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Can imported methane emissions be regulated?


► “We must achieve a critical mass of States”

Paul Malliet, Economist at the environmental division of the OFCE

“The hunt for methane leaks has seen progress in recent years with technologies that make it possible to precisely monitor the declarations of companies, wherever they are, on the level of their methane emissions.

→ READ. Climate: satellites to track methane

European regulations, currently being drafted, want to create a toolbox to prevent these fugitive emissions but only on its soil, which sometimes means that the text is below the stakes. In fact, it is difficult to put in place instruments to control and penalize methane emissions imported into Europe, as shown by the implementation of a carbon border adjustment mechanism. This involves establishing the level of leakage caused by each product manufactured outside the European Union (EU). We know how to do this for carbon emissions, but the methodology is not perfect for methane.

In addition, there is a risk for Europe of seeing its imported emissions increase because the war in Ukraine will lead it to abandon Russian gas and oil in favor of American production – largely based on oil and shale gas. –, more emitting than conventional products due, in particular, to fugitive methane emissions.

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→ READ. Fuels, waste, livestock… How to reduce methane emissions

The good news is that at COP26 in Glasgow in 2021, Washington pledged, alongside the EU, Brazil and Indonesia in particular, to reduce methane emissions by 30% by 2030 – that’s the Global Methane Pledge. China has signed a bilateral agreement to this effect with Washington. Russia, the largest emitter with 60 million tonnes, and India – 30 million tonnes – are not committed. The challenge is to achieve a critical mass of States to have a rapid and significant impact on the climate and create a ripple effect. »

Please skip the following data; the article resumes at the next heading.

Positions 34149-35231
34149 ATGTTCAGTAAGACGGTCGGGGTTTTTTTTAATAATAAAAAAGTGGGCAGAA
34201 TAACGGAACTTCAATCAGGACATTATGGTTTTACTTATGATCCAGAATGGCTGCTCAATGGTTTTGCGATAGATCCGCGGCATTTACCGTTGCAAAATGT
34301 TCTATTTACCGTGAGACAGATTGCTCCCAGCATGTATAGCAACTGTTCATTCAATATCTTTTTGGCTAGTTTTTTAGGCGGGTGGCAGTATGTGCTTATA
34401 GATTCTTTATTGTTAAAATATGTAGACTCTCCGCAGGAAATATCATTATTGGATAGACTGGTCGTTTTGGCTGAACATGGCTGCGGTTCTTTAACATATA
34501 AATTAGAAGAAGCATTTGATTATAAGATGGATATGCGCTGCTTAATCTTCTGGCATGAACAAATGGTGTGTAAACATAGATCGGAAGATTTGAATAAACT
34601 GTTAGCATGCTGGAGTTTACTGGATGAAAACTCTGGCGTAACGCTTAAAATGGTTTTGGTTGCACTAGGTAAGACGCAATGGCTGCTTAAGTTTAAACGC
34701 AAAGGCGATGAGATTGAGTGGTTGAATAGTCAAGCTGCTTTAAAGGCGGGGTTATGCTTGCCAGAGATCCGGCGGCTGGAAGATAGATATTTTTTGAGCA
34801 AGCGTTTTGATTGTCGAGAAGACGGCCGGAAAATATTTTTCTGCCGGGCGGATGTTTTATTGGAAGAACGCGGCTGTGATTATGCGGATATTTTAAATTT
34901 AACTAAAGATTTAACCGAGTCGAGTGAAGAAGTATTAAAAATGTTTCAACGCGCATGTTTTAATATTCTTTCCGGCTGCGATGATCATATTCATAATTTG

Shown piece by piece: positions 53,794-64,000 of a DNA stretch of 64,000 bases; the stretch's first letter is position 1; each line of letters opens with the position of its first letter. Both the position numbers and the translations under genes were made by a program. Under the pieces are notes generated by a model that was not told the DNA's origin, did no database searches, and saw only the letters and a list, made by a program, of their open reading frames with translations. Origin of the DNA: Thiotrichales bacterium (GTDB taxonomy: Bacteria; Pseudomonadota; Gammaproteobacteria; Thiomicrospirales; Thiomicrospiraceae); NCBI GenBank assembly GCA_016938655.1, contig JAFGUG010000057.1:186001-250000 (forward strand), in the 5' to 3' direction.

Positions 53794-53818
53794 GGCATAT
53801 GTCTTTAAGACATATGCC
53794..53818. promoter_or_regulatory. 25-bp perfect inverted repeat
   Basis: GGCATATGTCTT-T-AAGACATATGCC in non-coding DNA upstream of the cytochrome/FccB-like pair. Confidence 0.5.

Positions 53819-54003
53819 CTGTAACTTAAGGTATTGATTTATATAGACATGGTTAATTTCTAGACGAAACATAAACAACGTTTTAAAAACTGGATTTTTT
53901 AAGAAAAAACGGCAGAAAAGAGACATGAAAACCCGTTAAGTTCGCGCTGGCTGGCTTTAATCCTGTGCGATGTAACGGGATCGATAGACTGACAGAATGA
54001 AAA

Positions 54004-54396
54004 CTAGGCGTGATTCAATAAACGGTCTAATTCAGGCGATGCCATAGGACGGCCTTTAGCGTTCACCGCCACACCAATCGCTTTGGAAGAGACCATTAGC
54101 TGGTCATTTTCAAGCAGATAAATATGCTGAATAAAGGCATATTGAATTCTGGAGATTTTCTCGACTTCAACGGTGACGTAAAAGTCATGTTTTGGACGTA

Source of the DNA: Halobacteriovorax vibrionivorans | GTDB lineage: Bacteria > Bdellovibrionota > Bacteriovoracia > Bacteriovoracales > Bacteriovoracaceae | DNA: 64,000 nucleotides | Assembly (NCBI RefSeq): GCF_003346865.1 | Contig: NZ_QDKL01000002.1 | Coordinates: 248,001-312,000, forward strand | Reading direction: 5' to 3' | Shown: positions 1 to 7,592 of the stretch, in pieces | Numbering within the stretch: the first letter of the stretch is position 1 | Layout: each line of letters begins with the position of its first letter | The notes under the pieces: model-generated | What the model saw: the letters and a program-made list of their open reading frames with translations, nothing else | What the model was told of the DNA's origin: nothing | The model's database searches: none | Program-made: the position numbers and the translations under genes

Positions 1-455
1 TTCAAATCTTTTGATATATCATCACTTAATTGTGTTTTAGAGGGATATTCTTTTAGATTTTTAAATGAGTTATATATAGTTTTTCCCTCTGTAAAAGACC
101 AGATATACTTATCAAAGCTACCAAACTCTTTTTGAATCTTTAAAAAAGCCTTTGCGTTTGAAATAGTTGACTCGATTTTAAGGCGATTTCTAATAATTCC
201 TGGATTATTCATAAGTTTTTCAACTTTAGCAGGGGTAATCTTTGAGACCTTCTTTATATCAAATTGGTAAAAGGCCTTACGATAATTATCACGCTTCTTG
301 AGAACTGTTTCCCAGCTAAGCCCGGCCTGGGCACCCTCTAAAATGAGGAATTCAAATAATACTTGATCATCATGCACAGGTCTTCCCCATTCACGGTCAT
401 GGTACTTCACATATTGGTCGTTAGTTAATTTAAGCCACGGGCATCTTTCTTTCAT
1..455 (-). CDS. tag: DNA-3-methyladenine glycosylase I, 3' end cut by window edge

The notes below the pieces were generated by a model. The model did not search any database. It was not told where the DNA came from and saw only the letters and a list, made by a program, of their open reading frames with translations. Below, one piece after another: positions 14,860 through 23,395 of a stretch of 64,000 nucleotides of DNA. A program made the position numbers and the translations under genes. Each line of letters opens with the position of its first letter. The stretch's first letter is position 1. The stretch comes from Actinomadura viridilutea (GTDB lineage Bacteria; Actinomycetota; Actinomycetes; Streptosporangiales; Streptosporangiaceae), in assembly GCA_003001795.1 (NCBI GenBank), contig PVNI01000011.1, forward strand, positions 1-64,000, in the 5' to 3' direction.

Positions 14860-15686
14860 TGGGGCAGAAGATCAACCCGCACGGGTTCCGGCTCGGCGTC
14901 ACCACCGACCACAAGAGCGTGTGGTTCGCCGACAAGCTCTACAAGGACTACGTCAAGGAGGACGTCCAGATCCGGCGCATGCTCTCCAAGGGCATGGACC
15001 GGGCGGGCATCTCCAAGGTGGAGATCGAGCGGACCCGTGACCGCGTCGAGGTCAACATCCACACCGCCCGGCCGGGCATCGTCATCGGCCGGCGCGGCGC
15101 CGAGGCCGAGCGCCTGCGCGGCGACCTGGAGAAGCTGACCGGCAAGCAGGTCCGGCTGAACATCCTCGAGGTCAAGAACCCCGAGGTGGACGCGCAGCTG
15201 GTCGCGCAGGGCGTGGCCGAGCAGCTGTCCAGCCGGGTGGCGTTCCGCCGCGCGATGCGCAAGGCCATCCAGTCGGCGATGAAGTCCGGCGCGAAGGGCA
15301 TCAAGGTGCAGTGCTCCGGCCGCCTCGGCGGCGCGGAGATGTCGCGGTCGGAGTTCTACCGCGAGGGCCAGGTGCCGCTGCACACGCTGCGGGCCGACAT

► “Europe is only dealing with a small part of the problem”

Maxim Beaugrand, director of the Paris office of the Institute for Governance and Sustainable Development

“The regulatory text on which the European Union has been working for several years, with the aim of reducing methane emissions, is obviously insufficient since it only concerns domestic emissions. But the EU imports 90% of its gas: it is therefore clear that the text lacks ambition since it will only concern a small part of the problem. That being said, the EU has the ability to send a strong signal to the market. In other words, “We advance while walking!”

I note other steps in the right direction, such as the “Global Methane Pledge”, this initiative of the EU and the United States announced in Glasgow in November 2021, during COP26, rallied by 117 countries with the objective ( non-binding) to reduce methane emissions by 30% by 2030.

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In my view, methane would require a global agreement on the model of the Montreal Protocol, which came into force in 1989, which had protected the ozone layer by banning CFC gases in particular. It is the agreement that has proven to be the most effective to date. We could apply his model to methane emissions: first establish a general framework, then successive protocols by sector, first that of methane linked to fossil fuels, then that of waste, and finally that of agriculture (area most complicated to grasp). Let’s move forward with willing countries to move forward, since the fossil fuel technology is available. Even the producing companies are asking for regulation, provided that it is done in an internationally coordinated manner. »

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